From the Rev: The Future of Sport Chaplaincy
I recently returned from the annual conference on sports chaplaincy, held by Sports Chaplaincy – United Kingdom (or SCUK). The two day conference centered on the growing issue of Mental Well-being in Sport and there was a tremendous amount of attention on the players and coaches with a view to how the pressure of sport is impacting to the social, spiritual, mental, and other aspects of life.
Aside from the main conference, though, was an undercurrent, a subtext. Even from the beginning of the conference, the issue of chaplaincy standards and accountability was an issue that was brought to the table. In all other types of positions and places, there are standards of excellence that usually accompany and accredit one to work in a particular position or field. For example, coaches in sport (esp. soccer) can coach to a certain level with certain credentials – certifications and badges are required to coach at the higher levels (in addition to life experience and other things). So, too in healthcare – nurses have varying degrees of skill and their pay and position are dependent upon the level of training and education that they have. Those levels also help to determine benefits, as well as to limit consequences for things like negligence by providing a structure for accountability.
Currently, SCUK in partnership with the University of Gloucestershire, are developing a program for chaplaincy education and training – but not just any chaplaincy training, rather one specific to sport. Currently, the program is among one of the first of its kind in the Western World. Stateside, Baylor University announced last year that it was beginning work toward the development of graduate program with a similar emphasis.
Although these programs are really just beginning, there is a lot to build on as chaplaincy has had a long legacy – especially in healthcare and the military. But one critical issue yet to be addressed is that of standardization. In healthcare and the military, there are basic standards that must be met – ordination with a recognized religious body, Master of Divinity or similar equivalency, Clinical Pastoral Education (CPE), Board Certification from a recognized organization (ACPE or CPSP) are among some of the standards for chaplains in those fields currently.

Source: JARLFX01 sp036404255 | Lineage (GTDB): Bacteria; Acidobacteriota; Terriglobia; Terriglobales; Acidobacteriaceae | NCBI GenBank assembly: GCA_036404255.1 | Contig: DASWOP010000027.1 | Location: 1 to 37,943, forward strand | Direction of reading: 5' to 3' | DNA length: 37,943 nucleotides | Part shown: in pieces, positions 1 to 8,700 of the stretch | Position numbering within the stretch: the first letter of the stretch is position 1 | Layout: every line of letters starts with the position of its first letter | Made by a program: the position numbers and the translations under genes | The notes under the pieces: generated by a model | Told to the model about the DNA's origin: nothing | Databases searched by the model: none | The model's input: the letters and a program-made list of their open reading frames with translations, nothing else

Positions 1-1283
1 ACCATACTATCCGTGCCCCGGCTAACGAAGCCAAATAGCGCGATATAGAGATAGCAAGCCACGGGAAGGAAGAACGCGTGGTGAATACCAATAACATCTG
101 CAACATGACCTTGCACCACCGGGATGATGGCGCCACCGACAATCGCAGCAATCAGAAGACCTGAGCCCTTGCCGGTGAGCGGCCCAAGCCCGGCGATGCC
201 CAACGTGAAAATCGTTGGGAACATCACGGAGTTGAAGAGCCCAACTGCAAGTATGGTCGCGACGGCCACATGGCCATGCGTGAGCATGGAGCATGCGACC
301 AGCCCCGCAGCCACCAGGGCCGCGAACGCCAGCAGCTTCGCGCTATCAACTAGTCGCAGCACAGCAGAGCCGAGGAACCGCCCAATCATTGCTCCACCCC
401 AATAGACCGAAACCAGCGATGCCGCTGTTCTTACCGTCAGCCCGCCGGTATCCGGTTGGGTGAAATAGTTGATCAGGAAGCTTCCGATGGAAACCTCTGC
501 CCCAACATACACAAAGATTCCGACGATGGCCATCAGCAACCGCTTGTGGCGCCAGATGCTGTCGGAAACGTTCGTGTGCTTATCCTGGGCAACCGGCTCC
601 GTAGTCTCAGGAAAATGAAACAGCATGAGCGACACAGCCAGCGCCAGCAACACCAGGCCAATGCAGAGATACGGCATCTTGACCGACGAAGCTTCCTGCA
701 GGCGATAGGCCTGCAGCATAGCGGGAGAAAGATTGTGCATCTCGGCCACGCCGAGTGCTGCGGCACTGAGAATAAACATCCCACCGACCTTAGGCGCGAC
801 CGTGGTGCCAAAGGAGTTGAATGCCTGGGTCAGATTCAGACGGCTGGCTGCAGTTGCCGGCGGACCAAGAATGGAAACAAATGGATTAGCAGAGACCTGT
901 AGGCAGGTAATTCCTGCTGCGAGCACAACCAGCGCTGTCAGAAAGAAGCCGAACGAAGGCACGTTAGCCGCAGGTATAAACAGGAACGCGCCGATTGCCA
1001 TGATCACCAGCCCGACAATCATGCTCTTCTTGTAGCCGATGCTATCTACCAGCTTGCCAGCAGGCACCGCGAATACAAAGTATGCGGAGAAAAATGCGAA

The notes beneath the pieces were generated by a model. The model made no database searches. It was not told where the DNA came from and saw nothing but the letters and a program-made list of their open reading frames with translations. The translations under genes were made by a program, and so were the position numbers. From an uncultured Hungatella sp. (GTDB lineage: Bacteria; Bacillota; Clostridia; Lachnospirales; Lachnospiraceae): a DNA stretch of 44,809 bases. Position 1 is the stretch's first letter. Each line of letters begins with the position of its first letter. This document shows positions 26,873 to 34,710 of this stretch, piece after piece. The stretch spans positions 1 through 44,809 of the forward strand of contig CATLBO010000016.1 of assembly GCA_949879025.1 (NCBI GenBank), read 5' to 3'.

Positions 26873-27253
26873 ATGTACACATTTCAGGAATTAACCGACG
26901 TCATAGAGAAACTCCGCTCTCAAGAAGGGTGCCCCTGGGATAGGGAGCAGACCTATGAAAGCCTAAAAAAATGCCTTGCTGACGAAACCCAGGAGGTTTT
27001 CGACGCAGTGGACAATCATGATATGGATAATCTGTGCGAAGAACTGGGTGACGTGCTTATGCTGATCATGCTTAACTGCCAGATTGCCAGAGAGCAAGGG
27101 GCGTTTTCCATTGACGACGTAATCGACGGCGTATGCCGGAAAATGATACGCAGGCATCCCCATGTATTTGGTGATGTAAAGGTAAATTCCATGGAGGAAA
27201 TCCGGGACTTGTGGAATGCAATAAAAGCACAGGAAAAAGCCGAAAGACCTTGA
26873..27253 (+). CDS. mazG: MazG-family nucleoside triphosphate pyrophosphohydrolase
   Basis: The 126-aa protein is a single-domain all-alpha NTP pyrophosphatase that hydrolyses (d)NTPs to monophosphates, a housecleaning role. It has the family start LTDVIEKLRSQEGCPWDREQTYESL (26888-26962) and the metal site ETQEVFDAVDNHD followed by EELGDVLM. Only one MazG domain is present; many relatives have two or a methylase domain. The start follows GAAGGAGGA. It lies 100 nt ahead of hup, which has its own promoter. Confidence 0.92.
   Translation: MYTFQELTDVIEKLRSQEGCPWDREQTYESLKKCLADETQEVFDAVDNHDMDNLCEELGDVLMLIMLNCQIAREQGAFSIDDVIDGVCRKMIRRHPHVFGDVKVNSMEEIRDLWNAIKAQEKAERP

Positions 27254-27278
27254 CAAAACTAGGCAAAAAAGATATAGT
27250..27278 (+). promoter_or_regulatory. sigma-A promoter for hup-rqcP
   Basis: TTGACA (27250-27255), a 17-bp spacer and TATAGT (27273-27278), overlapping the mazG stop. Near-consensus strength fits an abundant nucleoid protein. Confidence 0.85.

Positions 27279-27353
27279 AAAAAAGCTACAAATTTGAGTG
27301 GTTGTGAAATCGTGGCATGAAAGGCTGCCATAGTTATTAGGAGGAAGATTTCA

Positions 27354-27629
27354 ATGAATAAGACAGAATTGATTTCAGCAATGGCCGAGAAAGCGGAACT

While a specific training track for chaplains in sport will be helpful to address the unique context and challenges that are faced, it still stands to reason – what will be done with those teams, clubs, and organizations that currently have a “chaplain” that may or may not have the education, training, or accreditation that is currently being developed?
In the United States, there are few chaplains associated with professional sport that are actually paid by the club or organization. Most “chaplains” have not had chaplain specific training, but are usually associated with Christian organizations with a primary focus on Christian evangelism and discipleship. Not bad things, but definitely not “chaplaincy” as it is currently known and understood today.
There are some instances where chaplaincy training might be helpful in avoiding certain situations like the one the chapel leader for the Washington Nationals was involved with in 2005. But it remains to be seen if the development and education structures for sports chaplaincy will take root for the other simple fact that it is rare for professional sports chaplains to change much – once a team develops trust and relationship with a chaplain, there is usually a longevity to the relationship (at least at the professional levels). And if there is really no pay for those working in professional sport, will there be much interest in investing graduate level money and time into the vocational training?
While there are still many questions similar to the ones I raise that need to be answered, I do believe that we are seeing movement in a positive direction. Personally, I am thankful for having a broader understanding and training as a chaplain which allowed me flexibility to be a chaplain in hospice and to translate much of my training into the professional sports environment. I am looking forward to seeing how education for sports chaplains develops in the coming years and I think that it speaks well for the future of sports chaplaincy to see some education and accreditation structure and standards being developed. In the coming years it is my hope and desire that CrossTraining will be able to be at the forefront of many of these changes.
Rev. Brad Kenney